For the first in nearly a decade, Mississippi State has a new head coach. And the arrival of former Penn State offensive coordinator Joe Moorhead combined with the presence of dual-threat quarterback Nick Fitzgerald should produce plenty of yards and points, especially if the new receivers catch on quickly. After a solid 2017, the defense should be able to maintain its level of play, if not improve, thanks to the return of seven starters, including a pair of playmaking defensive linemen. While this season represents one of transition for the Bulldogs because of the coaching change, there's more than enough talent to remain competitive in the SEC West, if not surprise a few teams along the way.
Previewing Mississippi State Football's Offense for 2018
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In his first Power 5 head-coaching job, former Penn State offensive coordinator Joe Moorhead will call his own plays - a good thing if you are a Mississippi State fan.
Nick Fitzgerald is healthy once again after a gruesome ankle injury ended his 2017 season in the Egg Bowl. The senior is a proven runner who has yet to develop into a consistent passer, though a lack of weapons at wide receiver is partly to blame for his less-than-impressive stats. The belief is that Moorhead will having Fitzgerald looking downfield more often in 2018.
That might be easier this fall thanks to an influx of talent at wide receiver that has given this position group a much-needed facelift. Newcomers Stephen Guidry, Devonta Jason and Malik Heath all arrive with strong credentials, and they will each be counted on to contribute right away.
Aeris Williams is a 1,000-yard back who is a tough, reliable runner. Moorhead used his running backs as receivers much more than Dan Mullen - Saquon Barkley caught 54 passes last season, 31 more than all of MSU's backs combined - so it will be interesting to see who develops into a threat in the passing game.
The Bulldogs welcome back four offensive line starters, but the one loss is a big one. Left tackle Martinas Rankin was an All-SEC player last season, and Mississippi State will certainly miss him.
Previewing Mississippi State's Defense for 2018
Bob Shoop is Mississippi State's fifth defensive coordinator in as many years, and he's at his third different SEC school. The Bulldogs are certainly hoping his results are more like what he did with Vanderbilt and Penn State and less like Tennessee's struggling unit the last two seasons.
Shoop should have no problem establishing a pass rush: Montez Sweat had double-digit sacks as a junior and came back for his senior season, and Jeffery Simmons is a tackle-end combo who makes all kinds of plays, from sacks to blocked kicks to scoring TDs.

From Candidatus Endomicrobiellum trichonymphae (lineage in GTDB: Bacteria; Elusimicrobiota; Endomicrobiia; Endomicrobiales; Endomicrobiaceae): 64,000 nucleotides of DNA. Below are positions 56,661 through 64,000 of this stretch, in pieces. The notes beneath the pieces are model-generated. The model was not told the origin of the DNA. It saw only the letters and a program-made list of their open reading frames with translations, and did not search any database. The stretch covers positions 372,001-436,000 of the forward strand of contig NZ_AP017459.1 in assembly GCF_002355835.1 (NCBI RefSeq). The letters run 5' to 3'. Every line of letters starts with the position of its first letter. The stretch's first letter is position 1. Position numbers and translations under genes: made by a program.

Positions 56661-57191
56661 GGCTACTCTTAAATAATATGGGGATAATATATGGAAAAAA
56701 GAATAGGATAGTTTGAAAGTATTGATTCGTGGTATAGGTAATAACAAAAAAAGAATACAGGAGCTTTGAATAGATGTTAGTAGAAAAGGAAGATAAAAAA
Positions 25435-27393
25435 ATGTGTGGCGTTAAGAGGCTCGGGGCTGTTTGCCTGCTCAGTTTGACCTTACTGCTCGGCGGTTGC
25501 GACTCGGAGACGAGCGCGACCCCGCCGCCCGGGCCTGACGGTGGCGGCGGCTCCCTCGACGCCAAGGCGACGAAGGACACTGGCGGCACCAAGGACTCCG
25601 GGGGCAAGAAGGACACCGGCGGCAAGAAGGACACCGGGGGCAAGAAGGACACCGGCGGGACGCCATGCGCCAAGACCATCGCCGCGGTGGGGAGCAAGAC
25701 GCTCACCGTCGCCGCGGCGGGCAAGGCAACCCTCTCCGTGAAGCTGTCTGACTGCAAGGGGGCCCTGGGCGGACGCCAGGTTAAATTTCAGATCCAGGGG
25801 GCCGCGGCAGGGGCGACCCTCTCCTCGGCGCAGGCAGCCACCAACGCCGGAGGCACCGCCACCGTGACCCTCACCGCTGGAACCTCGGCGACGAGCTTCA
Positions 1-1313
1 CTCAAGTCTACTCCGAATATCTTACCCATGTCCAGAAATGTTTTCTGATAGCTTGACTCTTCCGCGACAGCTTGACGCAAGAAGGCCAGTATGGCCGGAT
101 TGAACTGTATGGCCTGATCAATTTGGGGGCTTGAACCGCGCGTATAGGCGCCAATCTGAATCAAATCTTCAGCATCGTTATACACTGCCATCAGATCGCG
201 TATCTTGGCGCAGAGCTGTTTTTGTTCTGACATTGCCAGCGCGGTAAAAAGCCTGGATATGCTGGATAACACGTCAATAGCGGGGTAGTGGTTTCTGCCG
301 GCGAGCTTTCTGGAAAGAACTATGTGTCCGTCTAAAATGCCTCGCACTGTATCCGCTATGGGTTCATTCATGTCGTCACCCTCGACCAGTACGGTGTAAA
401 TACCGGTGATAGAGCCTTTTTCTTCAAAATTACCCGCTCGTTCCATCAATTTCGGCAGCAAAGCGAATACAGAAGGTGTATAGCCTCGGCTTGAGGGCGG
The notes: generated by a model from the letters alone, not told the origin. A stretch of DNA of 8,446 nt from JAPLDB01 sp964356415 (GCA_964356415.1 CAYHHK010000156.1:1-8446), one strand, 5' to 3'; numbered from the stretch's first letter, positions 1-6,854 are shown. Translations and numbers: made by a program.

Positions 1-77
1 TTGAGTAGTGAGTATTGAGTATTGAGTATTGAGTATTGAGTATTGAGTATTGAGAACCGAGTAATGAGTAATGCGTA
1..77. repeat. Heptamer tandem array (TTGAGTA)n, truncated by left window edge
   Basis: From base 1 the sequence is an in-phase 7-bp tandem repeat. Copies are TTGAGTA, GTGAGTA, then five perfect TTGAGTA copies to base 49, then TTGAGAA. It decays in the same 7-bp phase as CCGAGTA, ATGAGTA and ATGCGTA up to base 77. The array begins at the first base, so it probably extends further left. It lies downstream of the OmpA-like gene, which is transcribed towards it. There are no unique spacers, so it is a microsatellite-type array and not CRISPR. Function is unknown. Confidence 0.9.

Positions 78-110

The top two tacklers from a year ago return in safeties Mark McLaurin and Johnathan Abram. The position to watch will actually be linebacker, where sophomores Willie Gay and Erroll Thompson are starting to really emerge as difference makers. What Shoop must do is maintain the same philosophy that predecessor Todd Grantham brought back to Mississippi State: attack. A year ago, MSU was in the top five in the league in sacks, tackles for a loss and turnovers created. With many of the same faces back, Shoop can change schemes (from Grantham's 3-4 to his preferred 4-3) but does not need to change the mindset of what was one of the better defenses in the league in 2017.
Previewing Mississippi State Football's Specialists for 2018
At a position that has long been a sore spot for the Bulldogs, placekicker Jace Christmann made all 42 extra-point attempts and 12-of-14 field goals, becoming a fan favorite in the process. The Bulldogs need a new punter, and former high school All-American Tucker Day could fit in nicely there.
When Mullen left Mississippi State after nine seasons to return to Florida, the school elected to go outside of the SEC and hire Moorhead. There's some risk there (mostly related to recruiting), but the hire was hailed by outside observers, and 2018 could prove why immediately. Mississippi State lost very little of consequence from its 2017 team, and despite a fairly challenging schedule, there's reason for optimism in Starkville. Eight wins are expected, and some believe that this could be a 10-win team with the right breaks.